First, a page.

Yesterday WP ran a summary
of an idea floated by controversial Nobel Prize-winning economist Robert Merton, who suggested it was important defined contribution pension plans have an annuity option.
Someone must have been paying attention.
According to a trade report on Tuesday the Treasury Department has just finalized rules governing so-called longevity annuities, a deferred income vehicle for defined contribution plans, so-called 401(k)s in the U.S. the new option will begin paying out when the retiree reaches an advanced age of 80 or 85 and will continue through the individual's life. The new option is described as a way to help those who might make bad decisions and outlive a lump-sum payment from the plan.
The announcement came from a deputy assistant secretary at Treasury at a policy conference organized by the Insured Retirement Institute. According to the report the announcement is a part of a plan to confront the looming “retirement challenge” brewing. Various factors—insufficient savings rates, an aging population, rising life expectancies—have made it difficult to plan for retirements that are lasting 30 years or longer.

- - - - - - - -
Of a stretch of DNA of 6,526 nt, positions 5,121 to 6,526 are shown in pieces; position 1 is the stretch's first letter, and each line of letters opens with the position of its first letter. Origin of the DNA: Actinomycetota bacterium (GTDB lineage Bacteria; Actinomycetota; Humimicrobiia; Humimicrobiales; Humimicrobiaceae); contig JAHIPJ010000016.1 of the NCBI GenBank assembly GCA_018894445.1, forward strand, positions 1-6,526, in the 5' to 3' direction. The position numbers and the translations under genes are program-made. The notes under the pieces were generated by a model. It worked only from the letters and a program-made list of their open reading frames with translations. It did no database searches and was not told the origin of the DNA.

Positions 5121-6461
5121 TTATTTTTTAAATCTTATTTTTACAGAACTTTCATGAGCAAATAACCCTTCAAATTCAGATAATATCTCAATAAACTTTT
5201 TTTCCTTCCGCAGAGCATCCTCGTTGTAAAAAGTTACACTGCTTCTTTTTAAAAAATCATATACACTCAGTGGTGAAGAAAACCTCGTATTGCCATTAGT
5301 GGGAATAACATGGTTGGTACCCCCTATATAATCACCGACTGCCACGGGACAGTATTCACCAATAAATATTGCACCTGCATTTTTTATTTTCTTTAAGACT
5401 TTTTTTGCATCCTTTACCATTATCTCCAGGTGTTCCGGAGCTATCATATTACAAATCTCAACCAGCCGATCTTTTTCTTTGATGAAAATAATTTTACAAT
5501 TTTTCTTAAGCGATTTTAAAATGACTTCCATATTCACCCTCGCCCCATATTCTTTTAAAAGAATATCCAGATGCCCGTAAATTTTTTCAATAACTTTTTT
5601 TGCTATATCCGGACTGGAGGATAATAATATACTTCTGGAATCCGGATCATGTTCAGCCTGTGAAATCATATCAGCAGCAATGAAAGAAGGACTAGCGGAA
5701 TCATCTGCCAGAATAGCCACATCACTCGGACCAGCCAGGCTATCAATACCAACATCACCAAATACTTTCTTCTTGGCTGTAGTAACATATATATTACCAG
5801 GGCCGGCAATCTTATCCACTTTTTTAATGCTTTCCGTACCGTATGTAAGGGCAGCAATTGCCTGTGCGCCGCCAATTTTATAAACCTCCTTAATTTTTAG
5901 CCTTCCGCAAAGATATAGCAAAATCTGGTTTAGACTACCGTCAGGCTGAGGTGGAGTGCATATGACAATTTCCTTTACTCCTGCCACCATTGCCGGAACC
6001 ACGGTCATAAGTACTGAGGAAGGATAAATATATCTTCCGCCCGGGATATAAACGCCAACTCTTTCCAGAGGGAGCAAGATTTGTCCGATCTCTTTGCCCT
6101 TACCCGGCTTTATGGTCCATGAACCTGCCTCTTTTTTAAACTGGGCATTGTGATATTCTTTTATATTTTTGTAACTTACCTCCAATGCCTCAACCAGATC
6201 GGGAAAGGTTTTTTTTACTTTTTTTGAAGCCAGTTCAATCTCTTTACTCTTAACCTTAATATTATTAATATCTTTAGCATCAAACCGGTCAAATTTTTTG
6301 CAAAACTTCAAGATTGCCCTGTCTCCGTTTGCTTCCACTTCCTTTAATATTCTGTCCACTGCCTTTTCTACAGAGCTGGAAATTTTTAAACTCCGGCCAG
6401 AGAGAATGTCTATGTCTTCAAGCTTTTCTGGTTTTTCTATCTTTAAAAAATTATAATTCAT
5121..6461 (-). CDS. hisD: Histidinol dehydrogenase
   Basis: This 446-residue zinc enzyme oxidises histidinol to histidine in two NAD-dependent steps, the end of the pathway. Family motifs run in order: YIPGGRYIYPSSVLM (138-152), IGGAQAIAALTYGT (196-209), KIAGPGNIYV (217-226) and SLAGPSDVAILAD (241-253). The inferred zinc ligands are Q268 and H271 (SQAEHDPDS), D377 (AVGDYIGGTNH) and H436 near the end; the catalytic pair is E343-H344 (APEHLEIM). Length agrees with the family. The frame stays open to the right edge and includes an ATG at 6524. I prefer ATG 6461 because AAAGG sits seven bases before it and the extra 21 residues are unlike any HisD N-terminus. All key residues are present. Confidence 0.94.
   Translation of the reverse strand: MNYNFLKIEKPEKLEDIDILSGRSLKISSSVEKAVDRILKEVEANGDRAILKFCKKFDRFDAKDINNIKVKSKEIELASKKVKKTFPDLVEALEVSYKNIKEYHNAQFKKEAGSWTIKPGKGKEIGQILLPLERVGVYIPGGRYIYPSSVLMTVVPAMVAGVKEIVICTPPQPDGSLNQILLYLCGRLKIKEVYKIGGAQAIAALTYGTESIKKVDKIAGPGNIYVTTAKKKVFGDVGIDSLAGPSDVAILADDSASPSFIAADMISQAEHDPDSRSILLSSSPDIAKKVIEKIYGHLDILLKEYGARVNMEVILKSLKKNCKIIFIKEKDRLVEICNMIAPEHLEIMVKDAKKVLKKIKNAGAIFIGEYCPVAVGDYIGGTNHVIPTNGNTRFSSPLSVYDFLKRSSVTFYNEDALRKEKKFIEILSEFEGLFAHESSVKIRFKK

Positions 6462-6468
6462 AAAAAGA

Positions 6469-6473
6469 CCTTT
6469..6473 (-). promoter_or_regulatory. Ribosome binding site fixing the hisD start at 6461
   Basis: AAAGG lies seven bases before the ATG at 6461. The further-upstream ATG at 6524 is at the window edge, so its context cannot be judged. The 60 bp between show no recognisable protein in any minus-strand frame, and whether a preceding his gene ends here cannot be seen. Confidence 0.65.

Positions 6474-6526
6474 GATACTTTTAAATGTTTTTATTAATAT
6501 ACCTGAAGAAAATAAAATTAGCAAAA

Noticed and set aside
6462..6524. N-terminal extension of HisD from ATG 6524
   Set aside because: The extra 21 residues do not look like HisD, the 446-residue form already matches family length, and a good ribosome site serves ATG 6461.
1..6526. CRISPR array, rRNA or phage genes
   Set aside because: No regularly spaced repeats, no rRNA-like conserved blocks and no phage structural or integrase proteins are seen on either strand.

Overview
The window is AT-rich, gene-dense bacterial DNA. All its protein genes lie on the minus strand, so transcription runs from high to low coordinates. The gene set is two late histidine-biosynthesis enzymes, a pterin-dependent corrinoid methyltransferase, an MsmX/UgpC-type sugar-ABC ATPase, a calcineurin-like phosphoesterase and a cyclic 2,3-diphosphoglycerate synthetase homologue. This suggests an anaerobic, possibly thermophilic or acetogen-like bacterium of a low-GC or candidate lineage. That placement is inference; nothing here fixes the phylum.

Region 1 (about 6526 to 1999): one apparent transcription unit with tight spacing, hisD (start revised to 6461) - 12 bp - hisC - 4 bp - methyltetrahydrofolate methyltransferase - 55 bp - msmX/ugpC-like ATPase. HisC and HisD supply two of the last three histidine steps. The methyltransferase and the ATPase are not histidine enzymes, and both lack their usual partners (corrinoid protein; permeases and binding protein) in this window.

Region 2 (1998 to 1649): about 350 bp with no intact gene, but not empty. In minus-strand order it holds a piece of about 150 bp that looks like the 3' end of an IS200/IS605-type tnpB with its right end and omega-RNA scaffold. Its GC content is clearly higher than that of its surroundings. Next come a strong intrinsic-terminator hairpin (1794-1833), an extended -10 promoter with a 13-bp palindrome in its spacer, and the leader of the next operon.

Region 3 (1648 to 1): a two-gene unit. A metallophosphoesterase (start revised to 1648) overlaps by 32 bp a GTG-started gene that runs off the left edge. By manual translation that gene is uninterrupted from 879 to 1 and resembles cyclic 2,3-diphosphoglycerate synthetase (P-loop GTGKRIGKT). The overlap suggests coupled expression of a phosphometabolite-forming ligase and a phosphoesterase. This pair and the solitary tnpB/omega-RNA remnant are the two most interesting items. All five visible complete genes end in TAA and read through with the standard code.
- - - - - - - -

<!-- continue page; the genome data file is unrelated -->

WP also ran stories about both "outliving funds
" and new longevity derivatives
as well as the issues around lengthening retirements here. These are trendy ideas today. ‘People are increasingly confronting the longevity risk problem," said the Treasury official announcing the new option. "Americans are increasingly recognizing that it's hard for an individual who doesn't know his or her future lifespan to deal with and manage the risk of running out of assets while they're in retirement."
Apparently, the Treasury Department is hoping the annuity will mean fewer Americans cash out their 401(k) or IRA plan as a lump sum once they retire. As it is, participants in 401(k) plans “overwhelmingly” opt for a lump sum payout. “Smitten at the prospect of instantly receiving more money than they've ever seen in their lives” said the official, they fall for a "wealth illusion." The new option is designed “to overcome some of the behavioral inhibitions…The longevity annuity has the advantage of overcoming the all-or-nothing character of the choice architecture, if you will, confronting the individual when they're making the decision, especially in a 401(k) plan, how to take your benefits.”